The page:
The Aristocrats directed by Penn Jillette and Paul Provenza, with George Carlin, Drew Carey, Whoopi Goldberg, Gilbert Gottfried, Richard Lewis, Bill Maher, Kevin Pollak, Chris Rock, Jon Stewart, Steven Wright and others. 87 minutes. A Thinkfilm release. Opens Friday (August 12). For venues and times, see Movies, page 90. Rating: NNNN Rating: NNNN
Park City, Utah - a guy walks into a talent agent's office and says, "Have I got an act for you." "Yeah? What do they do?"
That's the set-up, and if it sounds like a faded old vaudeville riff, the payoff gets as sharp as a straight razor up your pucker - which is a tame thought in the context of The Aristocrats.
Paul Provenza and Penn Jillette (of Penn & Teller) have assembled dozens of the best comedians in America - and a few from Britain - to tell their signature versions of the dirtiest joke in the world. But filth was never the goal. Though it features frequent descriptions of incest, bestiality and poo, this is a film about the creative process, Provenza and Jillette insist.
"This joke is like a jazz theme," says Provenza. "It has a definite structure, and a simple one at that. The set-up and the punchline are always the same, but the middle is wide open. It's the perfect joke. We didn't choose it because it's the filthiest joke in the world. It just happens to be the filthiest joke in the world."
Lucky fucking break.
Provenza and Jillette sit at the bar of a Park City restaurant, riffing on the similarities between comedy and jazz. It's clearly a subject they've drained countless bottles debating.
"To extend the analogy," Jillette says, "comics write their own songs. You don't usually get to hear them do the same song. But there was this joke that pretty much everyone knew. And yet no one had it as part of his act, because it's a fuck-around-after-hours joke."
That's the thrill of The Aristocrats: to watch Whoopi Goldberg, George Carlin, Robin Williams, Chris Rock, Drew Carey and others follow their own ids to find the nastiest, funniest version they can dream up.
For Jillette and Provenza, the true comic genius here is Gilbert Gottfried, screw-faced screamer and player of minor movie roles.
"For comedians, Gilbert is in a category unto himself," Provenza says. "We can't figure out exactly how he's funny, but he just makes us laugh."
"He's important," Jillette adds, "and he's important for the same reason as Stravinsky, as Miles, as Picasso."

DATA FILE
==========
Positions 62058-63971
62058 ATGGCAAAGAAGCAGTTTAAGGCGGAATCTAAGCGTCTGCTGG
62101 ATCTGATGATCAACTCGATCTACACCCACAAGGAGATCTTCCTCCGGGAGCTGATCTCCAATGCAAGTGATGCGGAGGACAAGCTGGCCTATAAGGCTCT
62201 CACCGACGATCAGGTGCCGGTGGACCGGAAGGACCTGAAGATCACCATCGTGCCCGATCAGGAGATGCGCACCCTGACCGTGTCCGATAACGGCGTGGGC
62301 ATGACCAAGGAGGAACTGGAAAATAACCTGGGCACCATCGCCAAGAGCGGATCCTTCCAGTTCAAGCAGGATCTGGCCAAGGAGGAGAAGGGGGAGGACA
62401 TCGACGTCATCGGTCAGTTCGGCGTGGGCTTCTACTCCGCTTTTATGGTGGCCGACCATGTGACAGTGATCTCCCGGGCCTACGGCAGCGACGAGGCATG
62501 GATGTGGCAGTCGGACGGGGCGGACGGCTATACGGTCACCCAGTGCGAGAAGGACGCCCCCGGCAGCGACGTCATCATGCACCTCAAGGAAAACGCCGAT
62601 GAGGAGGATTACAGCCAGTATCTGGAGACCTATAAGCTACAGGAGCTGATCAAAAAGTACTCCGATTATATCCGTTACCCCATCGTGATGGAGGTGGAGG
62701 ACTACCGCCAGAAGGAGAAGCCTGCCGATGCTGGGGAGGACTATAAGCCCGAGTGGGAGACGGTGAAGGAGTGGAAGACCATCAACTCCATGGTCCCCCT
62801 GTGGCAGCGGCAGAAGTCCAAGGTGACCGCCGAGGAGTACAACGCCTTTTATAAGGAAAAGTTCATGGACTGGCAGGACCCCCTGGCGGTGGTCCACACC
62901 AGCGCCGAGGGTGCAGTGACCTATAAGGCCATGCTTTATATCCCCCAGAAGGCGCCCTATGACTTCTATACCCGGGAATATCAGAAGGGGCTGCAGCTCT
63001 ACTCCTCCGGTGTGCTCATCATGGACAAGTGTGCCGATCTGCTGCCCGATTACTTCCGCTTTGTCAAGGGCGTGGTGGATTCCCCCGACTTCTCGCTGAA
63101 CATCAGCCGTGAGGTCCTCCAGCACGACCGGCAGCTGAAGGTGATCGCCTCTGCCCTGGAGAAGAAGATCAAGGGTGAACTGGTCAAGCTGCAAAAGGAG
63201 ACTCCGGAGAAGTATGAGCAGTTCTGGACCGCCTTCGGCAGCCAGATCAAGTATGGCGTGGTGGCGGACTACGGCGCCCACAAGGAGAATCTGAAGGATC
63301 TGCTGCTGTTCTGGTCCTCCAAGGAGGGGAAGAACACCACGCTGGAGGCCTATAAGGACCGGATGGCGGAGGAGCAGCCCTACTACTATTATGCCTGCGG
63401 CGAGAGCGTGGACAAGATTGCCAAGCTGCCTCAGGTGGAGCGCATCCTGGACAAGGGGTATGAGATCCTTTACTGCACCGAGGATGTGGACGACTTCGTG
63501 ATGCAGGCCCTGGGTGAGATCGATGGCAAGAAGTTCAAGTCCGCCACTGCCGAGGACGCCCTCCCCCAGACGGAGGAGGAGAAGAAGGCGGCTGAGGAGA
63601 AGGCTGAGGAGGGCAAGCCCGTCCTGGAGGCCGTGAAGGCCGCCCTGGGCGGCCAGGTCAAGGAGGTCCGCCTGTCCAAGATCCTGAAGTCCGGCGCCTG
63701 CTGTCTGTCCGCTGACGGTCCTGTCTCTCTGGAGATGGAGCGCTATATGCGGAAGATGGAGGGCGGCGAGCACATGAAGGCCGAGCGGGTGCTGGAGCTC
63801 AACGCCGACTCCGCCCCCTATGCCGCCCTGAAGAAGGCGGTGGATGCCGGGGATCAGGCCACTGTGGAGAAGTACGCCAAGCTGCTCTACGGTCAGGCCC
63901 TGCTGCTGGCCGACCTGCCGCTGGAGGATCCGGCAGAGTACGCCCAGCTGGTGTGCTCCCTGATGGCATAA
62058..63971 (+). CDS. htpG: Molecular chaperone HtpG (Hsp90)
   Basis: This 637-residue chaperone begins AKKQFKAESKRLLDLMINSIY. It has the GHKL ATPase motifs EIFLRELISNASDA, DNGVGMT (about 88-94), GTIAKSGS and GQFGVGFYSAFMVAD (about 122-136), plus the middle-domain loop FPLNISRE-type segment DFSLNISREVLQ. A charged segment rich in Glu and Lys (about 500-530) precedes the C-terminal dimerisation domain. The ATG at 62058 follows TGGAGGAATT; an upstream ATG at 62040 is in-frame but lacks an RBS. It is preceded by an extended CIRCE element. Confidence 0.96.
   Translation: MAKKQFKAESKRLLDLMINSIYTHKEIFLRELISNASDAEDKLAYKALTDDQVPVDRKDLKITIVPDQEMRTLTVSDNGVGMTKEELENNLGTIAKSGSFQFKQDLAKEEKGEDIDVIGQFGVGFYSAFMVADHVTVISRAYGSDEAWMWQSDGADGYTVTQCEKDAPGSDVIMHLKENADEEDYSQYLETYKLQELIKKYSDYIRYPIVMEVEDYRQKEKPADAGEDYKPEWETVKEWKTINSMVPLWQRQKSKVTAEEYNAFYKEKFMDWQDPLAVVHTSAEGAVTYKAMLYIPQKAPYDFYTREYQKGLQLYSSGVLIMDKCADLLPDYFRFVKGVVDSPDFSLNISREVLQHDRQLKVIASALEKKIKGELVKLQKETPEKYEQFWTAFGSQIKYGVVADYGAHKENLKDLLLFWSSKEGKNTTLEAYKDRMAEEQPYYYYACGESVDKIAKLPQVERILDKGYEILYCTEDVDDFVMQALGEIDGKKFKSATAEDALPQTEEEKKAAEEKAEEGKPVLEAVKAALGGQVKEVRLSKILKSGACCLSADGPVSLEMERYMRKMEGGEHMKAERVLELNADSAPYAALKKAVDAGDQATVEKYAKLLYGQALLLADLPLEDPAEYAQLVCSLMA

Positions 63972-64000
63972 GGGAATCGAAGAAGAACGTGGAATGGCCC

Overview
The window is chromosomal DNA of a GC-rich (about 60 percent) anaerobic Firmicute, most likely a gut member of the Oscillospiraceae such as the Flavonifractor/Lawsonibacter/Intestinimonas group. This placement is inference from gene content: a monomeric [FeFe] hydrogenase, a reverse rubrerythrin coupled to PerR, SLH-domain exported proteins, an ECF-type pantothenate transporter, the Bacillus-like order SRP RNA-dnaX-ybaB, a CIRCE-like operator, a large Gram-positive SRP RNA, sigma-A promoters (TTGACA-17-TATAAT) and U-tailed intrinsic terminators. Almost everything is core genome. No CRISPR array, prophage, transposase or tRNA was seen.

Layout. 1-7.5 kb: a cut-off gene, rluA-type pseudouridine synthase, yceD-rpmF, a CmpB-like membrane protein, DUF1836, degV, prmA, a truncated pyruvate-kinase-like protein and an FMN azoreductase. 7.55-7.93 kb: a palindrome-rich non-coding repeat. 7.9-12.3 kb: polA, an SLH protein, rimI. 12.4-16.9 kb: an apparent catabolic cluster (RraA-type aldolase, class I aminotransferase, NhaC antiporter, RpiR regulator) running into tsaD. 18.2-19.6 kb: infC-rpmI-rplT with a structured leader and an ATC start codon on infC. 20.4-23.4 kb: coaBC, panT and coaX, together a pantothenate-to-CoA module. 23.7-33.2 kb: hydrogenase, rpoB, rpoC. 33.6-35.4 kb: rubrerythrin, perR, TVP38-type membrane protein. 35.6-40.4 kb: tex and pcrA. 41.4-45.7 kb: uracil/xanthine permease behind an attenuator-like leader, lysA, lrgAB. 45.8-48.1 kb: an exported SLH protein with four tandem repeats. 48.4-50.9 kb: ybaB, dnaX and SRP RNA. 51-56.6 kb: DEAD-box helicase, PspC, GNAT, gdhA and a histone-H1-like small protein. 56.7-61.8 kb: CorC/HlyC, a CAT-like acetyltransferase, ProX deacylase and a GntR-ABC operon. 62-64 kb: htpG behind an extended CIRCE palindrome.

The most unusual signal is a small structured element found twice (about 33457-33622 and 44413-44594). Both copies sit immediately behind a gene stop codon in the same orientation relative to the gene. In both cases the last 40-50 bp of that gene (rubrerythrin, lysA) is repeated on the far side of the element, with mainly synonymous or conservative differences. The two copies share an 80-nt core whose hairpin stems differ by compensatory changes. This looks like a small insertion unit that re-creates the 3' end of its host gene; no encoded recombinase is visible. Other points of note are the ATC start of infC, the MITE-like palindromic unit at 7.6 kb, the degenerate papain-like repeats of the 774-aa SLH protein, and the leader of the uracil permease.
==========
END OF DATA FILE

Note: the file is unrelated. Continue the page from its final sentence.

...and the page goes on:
At this point I'm sure they're winding me up, but they keep going.
"You have many performers with the craft," Jillette continues. "They're really technically good: Eddie Van Halen, the Marsalis Brothers. And then you get the people who are nuts, who just do anything that pops into their head. But you rarely get someone who's both."
So maybe Problem Child 3 demands a second look?
Seeing that The Aristocrats is all about comics' personal style, and that Jillette tells his own version of the joke in the film, I'm curious about Provenza's.
"The movie is my version," he says instantly.
"I can do a pretty good version," he protests, "but this movie truly is my interpretation of the joke."
I still don't buy it. Is he scared his version won't measure up?
"OK, I'll give you a key phrase," he says finally. "Arcing ropes of cum."
THE ARISTOCRATS (Penn Jillette, Paul Provenza)
"The Aristocrats" is the two-word punchline of a filthy after-hours joke. Paul Provenza and Penn Jillette (of Penn & Teller) crisscross America polling comics for their signature versions of the joke. Everyone from Robin Williams and Whoopi Goldberg to Eric Idle and the editors at satirical rag The Onion weigh in. There's a mime version, an animated South Park version and a version Kevin Pollak tells as Christopher Walken. Even better than the joke itself is the sense of personal comic style that emerges. George Carlin's meticulously appalling version sets the stage early on, while Gilbert Gottfried turns out to be the crazed genius. As Michael McKean notes, "It kinda makes its own gravy, this joke."